persistent Calyx and containing under a coriaceous rind two

tiers of cells, Sin. the lower, 5-9in., the upper, tier. Seeds

numerous in each cell, and surrounded by red juice. Cotyledons

foliacious, spirally convolute.


" An anomalous genus allied to Myrtacece through Psidium, and to Rosacece

through Cydonia." (Duthie).


Uses :— Hindoo physicians use the fresh juice of the fruits

as an ingredient of cooling and refrigerant mixtures of some

medicines for dyspepsia. They also use the rind of the fruit

and the flowers, combined with aromatics, such as cloves,

cinnamon, coriander, pepper, etc., as a bowel astringent in

diarrhoea. The seeds are considered to be stomachic, the

pulp cardiac and stomachic. No notice is to be found of the

medicinal use of the pomegranate root-bark in Sanskrit works [Pankaj Oudhia’s Comment: Disagree.]

(U. C. Dutt).


[Pankaj Oudhia’s Comment: Through Ethnobotanical surveys among Primitive Tribes of India I have collected vast Knowledge about medicinal properties and uses of Punica. Here is list of diseases and no. of Traditional Herbal Formulations. Most of these Formulations are new to the modern science and waiting for clinical trials. For details please see Table Punica-1 to Punica-128.   

Abnormal prostate (plus 500 Traditional Herbal Formulations), Acid reflux (plus 12000 Traditional Herbal Formulations), Acute leukemia (plus 800 Traditional Herbal Formulations), Alzheimer's Disease (plus 300 Traditional Herbal Formulations), Age-related macular degeneration (plus 300 Traditional Herbal Formulations), Allergic Diseases (plus 1500 Traditional Herbal Formulations), Anal fistula (plus 4500 Traditional Herbal Formulations), Asthma (plus 8000 Traditional Herbal Formulations), Bile duct cancer (plus 200 Traditional Herbal Formulations), Bone cancer (plus 900 Traditional Herbal Formulations), Central sleep apnea (plus 300 Traditional Herbal Formulations), Chronic Constipation (plus 4000 Traditional Herbal Formulations), Diabetic kidney disease (plus 7000 Traditional Herbal Formulations), Epilepsy (plus 7000 Traditional Herbal Formulations), Hearing Loss (plus 1200 Traditional Herbal Formulations), Infectious Diseases (plus 3000 Traditional Herbal Formulations), Seasonal Flu (plus 700 Traditional Herbal Formulations) etc.]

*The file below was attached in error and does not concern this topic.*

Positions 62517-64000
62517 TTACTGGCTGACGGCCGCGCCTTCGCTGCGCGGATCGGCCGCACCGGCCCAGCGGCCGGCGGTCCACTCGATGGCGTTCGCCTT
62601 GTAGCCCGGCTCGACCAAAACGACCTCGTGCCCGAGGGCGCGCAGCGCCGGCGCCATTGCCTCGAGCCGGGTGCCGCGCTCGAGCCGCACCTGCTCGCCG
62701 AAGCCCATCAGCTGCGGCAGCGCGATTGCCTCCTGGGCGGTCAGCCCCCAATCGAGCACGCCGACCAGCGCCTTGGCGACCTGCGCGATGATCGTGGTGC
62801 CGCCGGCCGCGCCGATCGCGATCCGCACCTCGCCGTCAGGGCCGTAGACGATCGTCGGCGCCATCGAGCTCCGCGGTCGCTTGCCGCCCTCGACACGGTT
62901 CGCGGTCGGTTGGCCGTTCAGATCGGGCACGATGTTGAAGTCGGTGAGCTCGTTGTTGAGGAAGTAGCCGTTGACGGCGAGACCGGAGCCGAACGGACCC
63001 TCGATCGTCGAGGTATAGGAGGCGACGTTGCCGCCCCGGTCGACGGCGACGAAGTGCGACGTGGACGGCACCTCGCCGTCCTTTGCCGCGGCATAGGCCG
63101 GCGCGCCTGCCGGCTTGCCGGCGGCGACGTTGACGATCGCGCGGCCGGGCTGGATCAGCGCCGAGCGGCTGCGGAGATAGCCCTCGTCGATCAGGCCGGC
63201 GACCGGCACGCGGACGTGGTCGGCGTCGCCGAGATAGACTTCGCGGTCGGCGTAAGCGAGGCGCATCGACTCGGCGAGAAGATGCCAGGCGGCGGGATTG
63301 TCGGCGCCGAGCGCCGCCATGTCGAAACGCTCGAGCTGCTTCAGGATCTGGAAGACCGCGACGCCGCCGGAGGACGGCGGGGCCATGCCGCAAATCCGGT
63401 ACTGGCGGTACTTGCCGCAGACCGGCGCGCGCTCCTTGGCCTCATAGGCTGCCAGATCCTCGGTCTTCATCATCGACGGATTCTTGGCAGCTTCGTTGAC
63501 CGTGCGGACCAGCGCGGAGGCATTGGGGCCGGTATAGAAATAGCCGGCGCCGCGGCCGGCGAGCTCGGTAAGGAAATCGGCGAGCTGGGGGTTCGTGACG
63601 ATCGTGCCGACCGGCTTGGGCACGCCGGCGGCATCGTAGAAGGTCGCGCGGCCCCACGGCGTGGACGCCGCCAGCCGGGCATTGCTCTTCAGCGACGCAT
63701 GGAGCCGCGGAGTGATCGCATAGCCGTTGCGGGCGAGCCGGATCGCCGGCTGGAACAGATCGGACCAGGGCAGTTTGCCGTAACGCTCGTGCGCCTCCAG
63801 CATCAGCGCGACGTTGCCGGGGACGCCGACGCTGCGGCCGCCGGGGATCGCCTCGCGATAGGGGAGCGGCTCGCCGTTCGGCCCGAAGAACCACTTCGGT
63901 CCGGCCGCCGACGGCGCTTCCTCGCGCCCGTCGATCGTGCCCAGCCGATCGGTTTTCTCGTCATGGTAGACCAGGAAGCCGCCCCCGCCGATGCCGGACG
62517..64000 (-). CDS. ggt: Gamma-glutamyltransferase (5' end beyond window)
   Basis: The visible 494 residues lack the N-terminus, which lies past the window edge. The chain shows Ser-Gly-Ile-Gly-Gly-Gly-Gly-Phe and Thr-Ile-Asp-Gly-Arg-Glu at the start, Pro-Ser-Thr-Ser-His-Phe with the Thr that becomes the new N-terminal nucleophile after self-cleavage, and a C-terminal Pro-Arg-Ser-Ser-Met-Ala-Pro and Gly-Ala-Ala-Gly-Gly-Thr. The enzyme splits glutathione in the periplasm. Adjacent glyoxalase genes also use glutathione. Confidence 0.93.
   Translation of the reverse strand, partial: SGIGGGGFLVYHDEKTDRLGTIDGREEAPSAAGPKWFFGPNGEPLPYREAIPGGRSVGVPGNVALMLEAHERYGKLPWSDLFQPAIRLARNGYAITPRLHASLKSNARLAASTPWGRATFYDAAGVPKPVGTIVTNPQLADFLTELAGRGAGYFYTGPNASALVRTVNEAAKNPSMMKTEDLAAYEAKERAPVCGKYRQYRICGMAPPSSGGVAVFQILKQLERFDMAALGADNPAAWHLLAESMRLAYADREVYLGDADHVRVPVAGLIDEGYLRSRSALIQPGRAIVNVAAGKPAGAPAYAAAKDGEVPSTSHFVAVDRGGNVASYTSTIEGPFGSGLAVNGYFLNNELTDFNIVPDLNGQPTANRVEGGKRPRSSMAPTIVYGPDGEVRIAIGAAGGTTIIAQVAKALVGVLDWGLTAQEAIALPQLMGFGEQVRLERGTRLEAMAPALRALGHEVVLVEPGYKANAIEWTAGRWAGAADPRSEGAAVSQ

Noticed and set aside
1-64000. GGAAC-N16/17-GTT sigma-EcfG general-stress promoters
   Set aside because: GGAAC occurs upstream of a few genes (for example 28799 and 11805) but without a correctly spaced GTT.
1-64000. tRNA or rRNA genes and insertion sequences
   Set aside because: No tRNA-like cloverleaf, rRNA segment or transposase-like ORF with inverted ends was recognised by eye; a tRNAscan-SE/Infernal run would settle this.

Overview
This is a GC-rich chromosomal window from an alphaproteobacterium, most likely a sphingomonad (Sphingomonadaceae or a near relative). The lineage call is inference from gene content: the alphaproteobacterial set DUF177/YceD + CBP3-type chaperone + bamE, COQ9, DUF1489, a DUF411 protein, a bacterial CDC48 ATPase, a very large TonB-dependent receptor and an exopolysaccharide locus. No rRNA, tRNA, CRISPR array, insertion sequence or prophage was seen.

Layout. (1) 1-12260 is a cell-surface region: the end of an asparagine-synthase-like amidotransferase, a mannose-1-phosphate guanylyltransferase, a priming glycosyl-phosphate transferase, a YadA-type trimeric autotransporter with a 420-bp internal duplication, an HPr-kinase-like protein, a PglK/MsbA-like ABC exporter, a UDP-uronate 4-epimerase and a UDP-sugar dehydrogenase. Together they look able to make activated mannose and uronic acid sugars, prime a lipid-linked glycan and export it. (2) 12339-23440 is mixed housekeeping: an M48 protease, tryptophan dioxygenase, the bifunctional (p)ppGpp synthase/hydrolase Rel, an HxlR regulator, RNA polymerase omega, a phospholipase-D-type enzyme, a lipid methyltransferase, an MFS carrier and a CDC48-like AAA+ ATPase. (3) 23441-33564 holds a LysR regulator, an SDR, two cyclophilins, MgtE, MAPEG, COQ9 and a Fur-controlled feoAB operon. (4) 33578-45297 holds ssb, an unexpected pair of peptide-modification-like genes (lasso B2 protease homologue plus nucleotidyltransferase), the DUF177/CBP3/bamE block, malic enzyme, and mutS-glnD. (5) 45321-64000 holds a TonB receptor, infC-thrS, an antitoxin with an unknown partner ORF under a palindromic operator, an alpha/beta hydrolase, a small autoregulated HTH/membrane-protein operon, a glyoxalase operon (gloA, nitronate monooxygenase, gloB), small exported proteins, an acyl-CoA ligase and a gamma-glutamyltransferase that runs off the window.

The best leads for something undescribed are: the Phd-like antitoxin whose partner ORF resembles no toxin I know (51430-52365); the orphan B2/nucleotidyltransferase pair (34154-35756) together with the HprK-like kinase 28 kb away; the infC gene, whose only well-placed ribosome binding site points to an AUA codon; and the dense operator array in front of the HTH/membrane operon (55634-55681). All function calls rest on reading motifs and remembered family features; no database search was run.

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The Arabs recommend the root-bark as being the most


astringent part of the plant, and a perfect specific in cases of








tapeworm ; it is given, in decoction, prepared with two ounces

of fresh bark, boiled in a pint-and-a-half of water till but

three-quarters of a pint remain ; of this, when cold, a wine-

glassful may be drunk every half-hour, till the whole is taken.

This dose sometimes sickens the stomach a little, but

seldom fails to destroy the worm, which is soon after passed



Pomegranate peel, combined with opium and an aromatic,

such as cloves, is a most useful remedy in chronic dysentery

as well as in diarrhoea. A decoction of the bark followed by a

purgative, acts as an anthelmintic (Pharrnacographia).


The root-bark and rind of the fruit are officinal in the Indian



There are two chief alkoloids, viz., Pelletierine and Isopelleticrine present

in the bark. These alkoloids are closely related, are liquids and volatile at

ordinary temperatures and are present to the extent of 0'5— per cent. The

bark also contains 25 per cent of tannic acid.




Oudhia, Pankaj (2013). Pankaj Oudhia’s Notes on Punica granatum L. [Kirtikar, Kanhoba Ranchoddas, and Baman Das Basu. "Indian Medicinal Plants." Indian Medicinal Plants. (1918)].